Meth users can come from a variety of age groups, any race, economic and social status, and include both men and women. Curious teens and college students are attracted by the drug’s erroneous reputation of increasing energy and sexuality, plus its ability to help them lose weight. Young and middle aged women can be particularly at risk because they see meth as a quick way to increase energy and uplift a depressed mood.

Effects of Methamphetamine

This highly toxic drug is associated with serious health problems including memory loss, aggression, violence, psychotic behavior and heart and neurological damage. Meth affects the central nervous system and may contribute to increased transmission of infectious diseases, especially HIV/AIDS and hepatitis, not only due to use of contaminated needles when injecting meth, but also the fact that users often experience loss of inhibition resulting in promiscuous behaviors.

Short-term meth use causes increased alertness, paranoia, euphoria, hallucinations, aggression, anxiety, loss of appetite, unusual acne or sores, convulsions, hyperthermia, increased blood pressure, and irregular and increased heart rate.

Long-term effects can include: addiction, gray or black decayed teeth, putrid body odor, self-inflicted wounds from hallucinatory “crank bugs,” heart attacks, stroke, liver damage, kidney and lung disorders, brain damage, changes in brain structure and function, memory loss, repetitive motor action, depression, hallucinations, violent and aggressive behavior, paranoid-schizophrenia, severe anorexia, and possibly death.

Meth affects brain structures, most notably the ones that contain dopamine. Dopamine is a neurotransmitter which is involved in motivation, the experience of pleasure, and motor function. Dopamine helps you feel good about things like eating a piece of chocolate cake or enjoying a walk with friends and/or family. Meth and dopamine are similar in shape, size and chemical structure. Meth increases the release of very high levels of dopamine, which stimulates brain cells, enhancing mood and body movement. Chronic meth abuse significantly changes how the brain functions by damaging neuron cell ends and altering the activity of the dopamine system. Recent studies reveal severe structural and functional changes in the areas of the brain associated with emotion and memory. Over time, continued use of meth causes the drug abuser to have a difficult time feeling pleasure without the drug. As the pleasurable effect stops, it is followed by non-pleasurable panic and fear (crash) that lead a person to want more of the drug which leads to addiction.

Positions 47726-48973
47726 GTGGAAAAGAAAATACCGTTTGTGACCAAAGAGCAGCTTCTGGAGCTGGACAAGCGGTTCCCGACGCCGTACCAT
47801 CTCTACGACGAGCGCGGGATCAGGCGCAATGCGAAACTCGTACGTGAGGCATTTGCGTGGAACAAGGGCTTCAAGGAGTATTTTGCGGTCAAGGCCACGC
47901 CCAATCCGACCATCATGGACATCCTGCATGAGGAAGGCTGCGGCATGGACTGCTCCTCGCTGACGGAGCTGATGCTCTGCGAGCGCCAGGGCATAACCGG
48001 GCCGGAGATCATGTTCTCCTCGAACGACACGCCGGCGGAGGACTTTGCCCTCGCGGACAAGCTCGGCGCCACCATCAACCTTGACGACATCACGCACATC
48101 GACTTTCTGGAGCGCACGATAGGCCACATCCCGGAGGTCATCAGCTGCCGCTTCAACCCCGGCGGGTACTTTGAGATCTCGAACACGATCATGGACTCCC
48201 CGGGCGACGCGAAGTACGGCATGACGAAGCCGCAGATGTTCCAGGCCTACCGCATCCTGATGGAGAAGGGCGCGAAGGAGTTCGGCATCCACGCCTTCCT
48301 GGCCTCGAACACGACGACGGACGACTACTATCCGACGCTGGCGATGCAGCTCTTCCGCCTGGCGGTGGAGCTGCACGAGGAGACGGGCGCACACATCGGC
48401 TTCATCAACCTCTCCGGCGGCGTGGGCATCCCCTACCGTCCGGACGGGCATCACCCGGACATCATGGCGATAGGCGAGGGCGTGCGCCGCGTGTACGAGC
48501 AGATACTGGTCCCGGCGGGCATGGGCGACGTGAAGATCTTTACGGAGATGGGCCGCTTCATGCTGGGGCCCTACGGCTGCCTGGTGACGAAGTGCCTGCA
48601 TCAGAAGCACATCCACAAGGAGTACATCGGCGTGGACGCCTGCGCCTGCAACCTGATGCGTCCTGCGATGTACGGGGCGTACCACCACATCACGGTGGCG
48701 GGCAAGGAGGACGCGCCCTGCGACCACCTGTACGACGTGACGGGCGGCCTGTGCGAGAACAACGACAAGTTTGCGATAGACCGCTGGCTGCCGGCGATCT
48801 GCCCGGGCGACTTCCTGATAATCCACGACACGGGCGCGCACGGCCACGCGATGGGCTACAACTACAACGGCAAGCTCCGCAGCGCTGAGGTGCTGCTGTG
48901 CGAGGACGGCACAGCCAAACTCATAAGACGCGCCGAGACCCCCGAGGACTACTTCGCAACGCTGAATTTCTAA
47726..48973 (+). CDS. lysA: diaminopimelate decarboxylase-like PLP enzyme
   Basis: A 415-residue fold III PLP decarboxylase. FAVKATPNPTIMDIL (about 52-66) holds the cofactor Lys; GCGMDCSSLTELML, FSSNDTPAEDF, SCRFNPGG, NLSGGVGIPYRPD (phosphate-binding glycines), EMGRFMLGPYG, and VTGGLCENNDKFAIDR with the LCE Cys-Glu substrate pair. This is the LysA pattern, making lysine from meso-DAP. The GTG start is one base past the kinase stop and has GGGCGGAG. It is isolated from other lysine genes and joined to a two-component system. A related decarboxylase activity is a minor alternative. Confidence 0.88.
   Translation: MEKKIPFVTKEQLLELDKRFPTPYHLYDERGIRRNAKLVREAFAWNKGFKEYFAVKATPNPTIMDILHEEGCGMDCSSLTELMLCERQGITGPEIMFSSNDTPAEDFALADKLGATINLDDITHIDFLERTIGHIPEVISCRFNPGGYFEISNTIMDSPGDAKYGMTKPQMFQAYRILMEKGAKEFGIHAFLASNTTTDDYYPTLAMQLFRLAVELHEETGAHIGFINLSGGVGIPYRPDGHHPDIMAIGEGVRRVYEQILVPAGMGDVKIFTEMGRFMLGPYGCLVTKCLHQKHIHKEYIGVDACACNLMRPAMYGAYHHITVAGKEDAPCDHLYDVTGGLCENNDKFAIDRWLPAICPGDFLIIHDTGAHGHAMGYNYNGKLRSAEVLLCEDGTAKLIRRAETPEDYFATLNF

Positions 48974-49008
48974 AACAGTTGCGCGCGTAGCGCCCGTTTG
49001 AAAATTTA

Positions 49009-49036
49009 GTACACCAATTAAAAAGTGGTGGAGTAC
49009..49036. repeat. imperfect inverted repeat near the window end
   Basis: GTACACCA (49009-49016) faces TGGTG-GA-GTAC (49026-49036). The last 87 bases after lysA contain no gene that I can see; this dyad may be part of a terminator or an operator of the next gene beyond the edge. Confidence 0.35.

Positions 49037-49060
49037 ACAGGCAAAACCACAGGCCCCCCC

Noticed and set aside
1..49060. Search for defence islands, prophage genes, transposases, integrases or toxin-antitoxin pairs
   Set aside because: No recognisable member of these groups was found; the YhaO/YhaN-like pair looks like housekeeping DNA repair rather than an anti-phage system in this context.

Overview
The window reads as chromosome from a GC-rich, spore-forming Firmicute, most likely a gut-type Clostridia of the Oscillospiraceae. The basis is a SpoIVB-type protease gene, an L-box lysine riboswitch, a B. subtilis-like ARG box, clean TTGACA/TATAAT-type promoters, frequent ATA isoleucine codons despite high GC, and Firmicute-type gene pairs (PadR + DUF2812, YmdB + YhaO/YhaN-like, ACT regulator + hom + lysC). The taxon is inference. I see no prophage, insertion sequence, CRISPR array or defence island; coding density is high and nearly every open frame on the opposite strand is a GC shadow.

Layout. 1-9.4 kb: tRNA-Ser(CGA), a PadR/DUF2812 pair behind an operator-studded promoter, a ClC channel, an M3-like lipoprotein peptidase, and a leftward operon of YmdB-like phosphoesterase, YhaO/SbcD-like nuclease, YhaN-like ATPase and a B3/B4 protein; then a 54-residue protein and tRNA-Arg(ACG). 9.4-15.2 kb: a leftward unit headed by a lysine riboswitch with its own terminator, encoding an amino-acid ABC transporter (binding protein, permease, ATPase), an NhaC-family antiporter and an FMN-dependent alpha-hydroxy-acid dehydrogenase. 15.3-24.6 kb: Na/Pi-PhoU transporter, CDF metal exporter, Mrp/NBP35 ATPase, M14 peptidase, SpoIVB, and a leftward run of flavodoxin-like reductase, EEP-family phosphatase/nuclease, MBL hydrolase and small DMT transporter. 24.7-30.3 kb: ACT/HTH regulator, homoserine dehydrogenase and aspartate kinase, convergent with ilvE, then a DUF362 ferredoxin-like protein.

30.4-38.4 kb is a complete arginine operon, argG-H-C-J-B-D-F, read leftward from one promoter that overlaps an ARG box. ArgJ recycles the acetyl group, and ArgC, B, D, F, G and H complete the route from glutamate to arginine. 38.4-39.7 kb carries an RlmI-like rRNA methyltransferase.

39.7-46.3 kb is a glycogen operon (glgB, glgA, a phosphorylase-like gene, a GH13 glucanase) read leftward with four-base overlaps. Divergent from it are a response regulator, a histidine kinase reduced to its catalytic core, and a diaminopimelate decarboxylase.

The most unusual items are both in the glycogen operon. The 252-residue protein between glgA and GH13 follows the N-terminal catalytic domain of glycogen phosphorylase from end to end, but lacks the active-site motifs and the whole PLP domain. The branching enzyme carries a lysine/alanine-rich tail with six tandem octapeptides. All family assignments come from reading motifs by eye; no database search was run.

Some physical symptoms that might identify a meth user could be agitation, excited shaky speech, decreased appetite, increased physical activity level, repetitive movements, very quick eye movements and dilated pupils.

Conclusion

The meth epidemic is a continuing challenge in Nebraska and across the United States. For more information on how meth impacts families, health, safety, environment and rural economic development, plus strategies to help individuals, families and communities help combat this problem, see NebGuide G1749: Methamphetamine — One of America’s Greatest Challenges — Part II.

References

Fox, M. & Brown, S. (2004). Methamphetamine — one of rural Nebraska’s greatest challenges. University of Nebraska?Lincoln Extension HE Form 543.

Kraman, P., (2004). Drug abuse in America — rural meth. Trend Alerts. The Council of State Governments.

Nebraska Health and Human Services System. (2007). Nebraska Adolescents” The Results of the 2005 Youth Risk Behavior Survey of Nebraska Public High School Students (Grades 9-12). http://www.nlc.state.ne.us/epubs/H8250/B006-2003.pdf

Nebraska State Patrol.

Nebraska Statutes. (2005). http://srvwww.unicam.state.ne.us/unicamALLdrafting.html

U.S. Department of Health and Human Services. National Institute of Drug Abuse. (2006). NIDA research report: methamphetamine abuse and addiction. Washington D.C. http://www.drugabuse.gov/ResearchReports/methamph/methamph.html

This publication has been peer reviewed.



Visit the University of Nebraska–Lincoln Extension Publications Web site for more publications.
Index: Safety & Health
Drug/Alcohol Abuse
Issued August 2007

Related Resources

http://www.nlc.state.ne.us/epubs/H8250/B006-2003.pdf

http://uniweb.legislative.ne.gov/legaldocs/views.php?page=s2804056000

http:www.drugabuse.gov/infofacts/methamphetamine/html

http://www.drugabuse.gov/ResearchReports/methamph/methamph.html

 

Extension is a Division of the Institute of Agriculture and Natural Resources at the University of Nebraska–Lincoln cooperating with the Counties and the United States Department of Agriculture.

University of Nebraska–Lincoln Extension educational programs abide with the nondiscrimination policies of the University of Nebraska–Lincoln and the United States Department of Agriculture.

© 2007, The Board of Regents of the University of Nebraska on behalf of the University of Nebraska–Lincoln Extension. All rights reserved.